I first became aware of Stefano Bollani on an Enrico Rava recording on ECM about 5 years ago, and I remember listening to the intro to the first piece, hearing the piano comping, and saying to myself 'who's that playing piano!?' It's a mark of Bollani's brilliance that he can make you stop short just by the way he's comping. After listening to his playing on that recording I checked out lots of his stuff and and I discovered a brilliant pianist and musician, with a complete command of colour and sonority aligned with gift for melody and a great time feel. Combine this with an extraordinary gift for improvisation and you have a recipe for the complete jazz musican - but........
In his recordings I also discovered what I can only describe as a mixed bag. Mixed in that I never really heard a recording in which, from start to finish, Bollani played in the sublime way that he can. Inevitably on every recording, he would play something that made me shake my head in admiration of the brilliance and depth of his playing. But, for my taste it would never sustain itself over the whole recording. There would always be one or two tracks in which Bollani would indulge in his penchant for humour, and this, for my money anyway, would detract from the whole and make the totality of the CD a less satisfying experience than if he had left those tracks out.
Having said that, I'm all for humour in music - I think jazz musicians these days are far too po-faced and far too prone to believing that the only deep emotions, or the only cool ones, are the ones where we're feeling angry, sad, intense, or pensive. But of course in life we also display happiness in our daily lives, and there's no reason why we should willfully omit happiness from the range of emotions we choose to display in our music - I've written about this before.
And Bollani does this humorous thing brilliantly - it's never cheap or puerile. He's genuinely playful and has the imagination and technique to bring off something like this rendition of 'Maple Leaf Rag' in which he inserts all kinds of 'stumbling' effects, phrase stretches and sly modulations to create a very funny and witty version of this hoary old chestnut
It's typical of Bollani that while the piece seems to be sloppily played, it's only possible to do something like this if you have a phenomenal command of the instrument. The same is true on this constantly modulating version of 'Tico Tico'
But while I enjoy the humour and wittiness of these performances, I always felt that they never really sat with the other pieces on the Bollani albums that I checked out - they were like jokes, albeit very good ones, being made at an inopportune time - jokes which gatecrashed a very sublime atmosphere and somehow diminished the overall impact of the music.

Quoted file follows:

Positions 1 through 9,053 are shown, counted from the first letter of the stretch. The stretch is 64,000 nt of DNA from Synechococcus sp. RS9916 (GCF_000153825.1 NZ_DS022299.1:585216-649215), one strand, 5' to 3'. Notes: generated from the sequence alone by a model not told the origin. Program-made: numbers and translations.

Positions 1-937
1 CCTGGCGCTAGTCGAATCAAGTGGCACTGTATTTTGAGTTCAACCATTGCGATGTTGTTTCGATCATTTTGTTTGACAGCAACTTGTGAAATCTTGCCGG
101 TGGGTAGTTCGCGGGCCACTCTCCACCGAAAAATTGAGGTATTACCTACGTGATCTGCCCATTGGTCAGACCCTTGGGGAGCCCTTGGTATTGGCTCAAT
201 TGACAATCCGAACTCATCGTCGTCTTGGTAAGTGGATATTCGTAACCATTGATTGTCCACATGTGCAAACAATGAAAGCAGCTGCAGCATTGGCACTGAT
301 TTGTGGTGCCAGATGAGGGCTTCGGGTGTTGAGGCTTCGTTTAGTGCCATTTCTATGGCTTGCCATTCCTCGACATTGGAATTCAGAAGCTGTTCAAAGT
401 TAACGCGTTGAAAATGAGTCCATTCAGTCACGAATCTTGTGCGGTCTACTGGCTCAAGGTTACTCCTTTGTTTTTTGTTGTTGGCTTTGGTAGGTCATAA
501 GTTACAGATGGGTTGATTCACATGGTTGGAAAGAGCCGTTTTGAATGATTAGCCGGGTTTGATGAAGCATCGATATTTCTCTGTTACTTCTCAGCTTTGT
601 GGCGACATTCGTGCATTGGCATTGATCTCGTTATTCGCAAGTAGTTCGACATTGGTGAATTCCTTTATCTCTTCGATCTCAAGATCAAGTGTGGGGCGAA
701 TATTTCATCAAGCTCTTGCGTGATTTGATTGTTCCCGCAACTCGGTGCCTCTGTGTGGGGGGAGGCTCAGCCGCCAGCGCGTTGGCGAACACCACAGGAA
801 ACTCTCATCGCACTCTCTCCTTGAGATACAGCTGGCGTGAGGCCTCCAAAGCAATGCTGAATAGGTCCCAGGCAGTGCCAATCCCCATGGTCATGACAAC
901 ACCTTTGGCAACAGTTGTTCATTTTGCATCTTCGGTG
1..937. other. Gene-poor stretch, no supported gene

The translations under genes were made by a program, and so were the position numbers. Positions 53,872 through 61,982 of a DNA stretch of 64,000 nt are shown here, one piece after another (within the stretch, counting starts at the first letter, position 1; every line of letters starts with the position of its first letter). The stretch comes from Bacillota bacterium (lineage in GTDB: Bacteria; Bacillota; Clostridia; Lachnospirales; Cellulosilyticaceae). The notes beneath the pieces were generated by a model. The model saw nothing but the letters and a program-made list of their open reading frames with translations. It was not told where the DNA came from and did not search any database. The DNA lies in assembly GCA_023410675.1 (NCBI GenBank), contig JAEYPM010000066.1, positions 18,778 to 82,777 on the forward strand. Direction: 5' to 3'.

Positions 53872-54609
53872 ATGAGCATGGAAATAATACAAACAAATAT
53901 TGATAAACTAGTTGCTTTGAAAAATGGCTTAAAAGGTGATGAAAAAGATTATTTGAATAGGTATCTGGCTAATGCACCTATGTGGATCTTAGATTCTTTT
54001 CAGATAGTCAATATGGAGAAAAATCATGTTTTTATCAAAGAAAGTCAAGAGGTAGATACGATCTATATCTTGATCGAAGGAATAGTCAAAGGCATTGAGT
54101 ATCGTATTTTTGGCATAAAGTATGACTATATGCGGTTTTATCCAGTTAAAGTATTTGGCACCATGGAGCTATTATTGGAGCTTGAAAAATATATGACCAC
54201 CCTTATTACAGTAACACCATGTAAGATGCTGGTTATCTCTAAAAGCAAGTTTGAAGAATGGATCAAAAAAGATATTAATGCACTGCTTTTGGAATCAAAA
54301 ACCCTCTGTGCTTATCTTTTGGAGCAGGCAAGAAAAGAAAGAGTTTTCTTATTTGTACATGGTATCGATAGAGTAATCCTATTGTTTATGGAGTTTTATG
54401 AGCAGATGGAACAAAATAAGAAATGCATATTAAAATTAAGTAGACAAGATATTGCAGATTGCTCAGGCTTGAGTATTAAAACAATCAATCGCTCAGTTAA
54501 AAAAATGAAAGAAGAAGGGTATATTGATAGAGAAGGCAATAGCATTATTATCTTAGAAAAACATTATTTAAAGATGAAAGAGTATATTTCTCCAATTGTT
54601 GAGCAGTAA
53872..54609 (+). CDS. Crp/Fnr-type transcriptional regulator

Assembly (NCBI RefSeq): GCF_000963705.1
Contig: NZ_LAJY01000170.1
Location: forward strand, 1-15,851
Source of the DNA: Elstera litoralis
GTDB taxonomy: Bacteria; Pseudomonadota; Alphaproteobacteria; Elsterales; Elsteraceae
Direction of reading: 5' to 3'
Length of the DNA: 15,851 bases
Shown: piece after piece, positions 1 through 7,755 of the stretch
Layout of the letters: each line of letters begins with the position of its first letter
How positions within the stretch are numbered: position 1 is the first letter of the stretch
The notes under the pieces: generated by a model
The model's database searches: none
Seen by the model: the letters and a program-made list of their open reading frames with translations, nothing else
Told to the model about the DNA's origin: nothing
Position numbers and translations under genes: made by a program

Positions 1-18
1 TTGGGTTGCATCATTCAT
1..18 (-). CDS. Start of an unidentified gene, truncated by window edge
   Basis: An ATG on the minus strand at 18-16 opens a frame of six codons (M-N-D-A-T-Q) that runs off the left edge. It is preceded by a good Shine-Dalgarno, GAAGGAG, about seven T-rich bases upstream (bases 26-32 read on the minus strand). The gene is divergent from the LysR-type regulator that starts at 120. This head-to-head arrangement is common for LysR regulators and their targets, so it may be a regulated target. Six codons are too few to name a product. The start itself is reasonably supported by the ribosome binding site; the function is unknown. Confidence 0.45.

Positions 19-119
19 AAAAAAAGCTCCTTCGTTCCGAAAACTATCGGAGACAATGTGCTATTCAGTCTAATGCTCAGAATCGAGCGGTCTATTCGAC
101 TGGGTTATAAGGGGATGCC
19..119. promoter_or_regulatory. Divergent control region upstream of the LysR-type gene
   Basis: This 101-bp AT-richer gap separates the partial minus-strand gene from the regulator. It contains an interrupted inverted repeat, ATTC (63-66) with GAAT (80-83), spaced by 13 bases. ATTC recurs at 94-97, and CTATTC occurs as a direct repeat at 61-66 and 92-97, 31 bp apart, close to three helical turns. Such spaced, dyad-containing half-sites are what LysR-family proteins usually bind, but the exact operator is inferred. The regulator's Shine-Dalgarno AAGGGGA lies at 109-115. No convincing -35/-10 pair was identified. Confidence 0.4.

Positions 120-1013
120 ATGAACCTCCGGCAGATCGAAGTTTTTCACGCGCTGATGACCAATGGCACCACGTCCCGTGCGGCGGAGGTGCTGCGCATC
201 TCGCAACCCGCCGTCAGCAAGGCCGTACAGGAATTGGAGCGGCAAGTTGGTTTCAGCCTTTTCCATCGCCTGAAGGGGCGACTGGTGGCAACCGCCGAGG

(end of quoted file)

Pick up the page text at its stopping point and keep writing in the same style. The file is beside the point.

But then I saw Bollani play live last year, in a solo performance in France, and there it all made sense. Within the live context, the humorous flourishes seemed no longer out of place, but completely at one with the skittishness of Bollani's personality and the fecundity of his creative imagination. The guy who played a sublime version of 'Blame It On My Youth', was clearly the same guy who, for an encore, created an extraordinary collage of themes from suggestions shouted from the audience - yes the encore was a schtick, but was so creatively done and executed with such obvious enjoyment, that it seemed all of a piece with what had gone before.
And this year I saw him again, this time in the company of the unique Brazilian mandolinist Hamilton De Holanda, and again the reconciliation of both sides of Bollani's personality was even clearer. Playing Brazilian music in duo, all of his lyricism, technique, light-heartedness, rhythmic strengths and harmonic palette was on display and put at the service of the music. This was technically difficult music, but those uninitiated into the arcana of music technique would never have known it, such was the effortlessness and sheer joy in music making that was on display. Here they are from a concert last year, playing Piazzola's darkly lyical 'Oblivion'
Seeing performances like this has resulted in my previous reservations being completely overcome, and for my money, Stefano Bollani is one of of the finest jazz pianists in the world today - he really has so much to offer. While he's very well known in Europe, his profile is nothing like it should be in the US, though recent duets with Chick Corea might possibly change that a little. However, if the predictability and typical herd instincts shown by the recent Downbeat Critic's poll is anything to go by I wouldn't hold my breath while I'm waiting.........